Recipes related to my memories of San Gimignano
- Rice pudding tartlets for breakfast
- The Tuscan pine nut cake – a recipe with a story
- The Easter schiacciata, or how they call it in San Gimignano, the sportellina
- The Tuscan schiacciata
- Occhi di bue, cookies so big you can hold them with two hands
- A childhood flashback: bracioline al pomodoro
More guides on the blog!
- One day in Florence – My city guide
- One day in Siena – My city guide
- A day trip to Greve in Chianti, Firenze
- Sunday in Panzano in Chianti
- A weekend in Val d’Orcia
- A weekend in Garfagnana
Do you want to visit San Gimignano with us?
Join us for a Creative Gathering which will celebrate the seasonal food and the pleasure of getting together in a quiet location in the Tuscan countryside. There will be time to chat, experiment, cook and eat together, head to the market to discover local seasonal ingredients, knead a good loaf of sourdough bread and light up the wood burning oven to bake bread and pizza.
We will learn to set up a beautiful table with flowers and to make our own natural cosmetics, we will talk about inspiration and creativity, photography and writing, we will create new bonds and discover medieval hilltop villages here in Tuscany, all in a friendly and curious atmosphere.
More info here.
This Post Has 19 Comments
I was in San Gimignano in September on a day that was just as you described–quiet, not too may tourists–besides us! It was just as lovely as I remember from my visit there in the mid-90’s. It is so charming, no wonder everyone falls in love with it–and the views! Wow! That is what I remembered and of course, the view remains–not like in the US where by now they would have built a strip mall on all that lovely land :/
Thanks for the trip down memory lane. Everyone should visit…just not at once over the summer!
I so enjoyed reading this post and seeing the pictures of your mom and dad in their young years. I can now imagine the red sportscar and the smile on your father’s face. What a lovely memory to share and how special that you were able to re-discover your love for this quaint little towery town.
Great tips too! Love Tuscany in the low season! x
A lovely, heartfelt post. I have visited San Gimignano several times and although it is thronged with tourists ( as I am one), I loved it all. Especially…The Gelato…the best I had tasted anywhere in Italy.
GREAT post Giulia, I can’t believe your mom met your dad here, what a small world indeed <3. Can we go on more adventures together?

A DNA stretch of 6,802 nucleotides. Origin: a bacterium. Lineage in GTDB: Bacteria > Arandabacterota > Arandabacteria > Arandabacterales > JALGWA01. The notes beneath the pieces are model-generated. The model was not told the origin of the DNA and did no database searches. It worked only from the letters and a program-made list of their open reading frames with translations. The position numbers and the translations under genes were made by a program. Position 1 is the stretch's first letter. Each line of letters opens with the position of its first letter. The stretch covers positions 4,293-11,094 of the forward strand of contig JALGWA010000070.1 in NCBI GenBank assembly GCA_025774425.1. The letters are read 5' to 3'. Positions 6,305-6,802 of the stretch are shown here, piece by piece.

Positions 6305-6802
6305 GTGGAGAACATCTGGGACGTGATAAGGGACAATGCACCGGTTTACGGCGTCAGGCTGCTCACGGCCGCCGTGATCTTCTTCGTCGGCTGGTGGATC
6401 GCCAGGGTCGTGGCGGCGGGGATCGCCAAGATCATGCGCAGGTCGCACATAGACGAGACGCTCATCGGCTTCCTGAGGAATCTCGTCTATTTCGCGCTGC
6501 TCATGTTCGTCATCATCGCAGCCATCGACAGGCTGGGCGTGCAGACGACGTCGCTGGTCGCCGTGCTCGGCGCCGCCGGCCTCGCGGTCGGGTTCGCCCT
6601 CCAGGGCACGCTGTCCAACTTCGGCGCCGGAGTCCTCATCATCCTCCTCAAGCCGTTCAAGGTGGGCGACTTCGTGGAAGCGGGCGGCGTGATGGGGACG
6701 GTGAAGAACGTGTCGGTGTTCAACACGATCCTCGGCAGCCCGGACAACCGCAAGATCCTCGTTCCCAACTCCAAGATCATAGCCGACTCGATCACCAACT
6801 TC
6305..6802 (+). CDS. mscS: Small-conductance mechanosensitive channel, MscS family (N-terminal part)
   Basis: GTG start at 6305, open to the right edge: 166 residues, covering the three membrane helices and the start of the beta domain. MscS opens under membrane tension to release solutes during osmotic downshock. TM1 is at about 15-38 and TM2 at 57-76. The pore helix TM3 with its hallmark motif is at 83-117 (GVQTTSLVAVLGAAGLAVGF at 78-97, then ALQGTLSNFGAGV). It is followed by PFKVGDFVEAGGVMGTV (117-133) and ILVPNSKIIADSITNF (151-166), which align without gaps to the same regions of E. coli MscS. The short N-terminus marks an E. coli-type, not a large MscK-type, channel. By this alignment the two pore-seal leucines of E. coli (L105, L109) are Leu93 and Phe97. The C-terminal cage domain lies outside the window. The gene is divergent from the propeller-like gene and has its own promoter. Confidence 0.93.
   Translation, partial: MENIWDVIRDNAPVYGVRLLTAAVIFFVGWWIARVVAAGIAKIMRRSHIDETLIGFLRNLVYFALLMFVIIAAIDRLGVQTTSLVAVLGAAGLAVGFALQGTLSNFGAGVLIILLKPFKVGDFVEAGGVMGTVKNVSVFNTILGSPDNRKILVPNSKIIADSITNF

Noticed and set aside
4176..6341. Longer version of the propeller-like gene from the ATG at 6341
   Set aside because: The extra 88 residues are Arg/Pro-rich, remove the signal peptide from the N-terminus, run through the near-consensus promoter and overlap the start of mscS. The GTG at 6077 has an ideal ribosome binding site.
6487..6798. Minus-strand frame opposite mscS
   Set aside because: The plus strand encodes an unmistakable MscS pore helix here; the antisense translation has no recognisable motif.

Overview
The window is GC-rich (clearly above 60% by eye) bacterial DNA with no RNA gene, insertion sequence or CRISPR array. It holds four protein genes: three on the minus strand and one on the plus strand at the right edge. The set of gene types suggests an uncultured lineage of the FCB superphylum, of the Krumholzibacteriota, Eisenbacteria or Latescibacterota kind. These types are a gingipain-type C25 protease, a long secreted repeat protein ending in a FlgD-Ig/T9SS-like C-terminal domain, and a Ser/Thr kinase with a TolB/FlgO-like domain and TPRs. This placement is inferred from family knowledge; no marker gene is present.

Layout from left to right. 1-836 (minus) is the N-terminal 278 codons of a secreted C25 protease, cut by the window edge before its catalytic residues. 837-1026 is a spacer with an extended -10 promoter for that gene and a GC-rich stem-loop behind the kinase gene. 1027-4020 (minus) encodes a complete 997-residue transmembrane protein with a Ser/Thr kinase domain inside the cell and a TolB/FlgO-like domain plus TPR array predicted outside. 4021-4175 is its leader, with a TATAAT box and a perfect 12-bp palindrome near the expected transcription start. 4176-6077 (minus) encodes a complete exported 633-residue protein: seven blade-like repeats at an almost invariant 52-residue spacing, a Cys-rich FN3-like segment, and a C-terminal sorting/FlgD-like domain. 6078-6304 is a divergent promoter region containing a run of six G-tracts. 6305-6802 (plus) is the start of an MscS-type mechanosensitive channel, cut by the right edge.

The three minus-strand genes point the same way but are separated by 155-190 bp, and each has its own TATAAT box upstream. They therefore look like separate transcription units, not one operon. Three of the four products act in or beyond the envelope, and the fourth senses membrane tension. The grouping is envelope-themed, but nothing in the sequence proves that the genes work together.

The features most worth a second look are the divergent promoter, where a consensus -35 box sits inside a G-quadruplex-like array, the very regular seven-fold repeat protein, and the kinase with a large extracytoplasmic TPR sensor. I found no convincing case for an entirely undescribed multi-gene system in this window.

We’ve been to San Gimignano almost every year of the last decade (which is quite something coming from the west coast of Canada). We come here again and again because we simply have fallen in love with the town and surrounding area. Just thinking about it tugs at my heart. I agree that early mornings and evenings are the better times to visit but if you stay outside of the town as we do and have a rental car it is easy to take advantage of the best of the town and it’s surroundings. Go for a country walk as we’ve done on a section of the Via Francigina (a memorable walk on the pilgrim’s path) or take a drive to Volterra- a town that rivals SG for beauty. We always stay at the Hotel Pescille about 3 km outside of town where the beautiful simple rooms look out over the fairytale countryside to the towers of the town. When we need to take a break from the excitement of town we can relax in their gorgeous garden and have a swim in the pool. I can’t wait to get back to this bit of Paradise.
My first visit to Italy was in 1978, the year I graduated from college and my Dads first time back to Italy since he immigrated, by himself at the age of 12, 44 years earlier. I remember Sam Gimignano as a quiet town with artists and craftsman in their workshops on the street level. It was a wonderful time with the most important person in my life and I still have the 2 framed paintings on copper I bought there 39 years ago! I will be walking the Via Francigena this June with 5 friends spending the night in San Gimignano and I will be thinking of my Dad who passed away 27 years ago.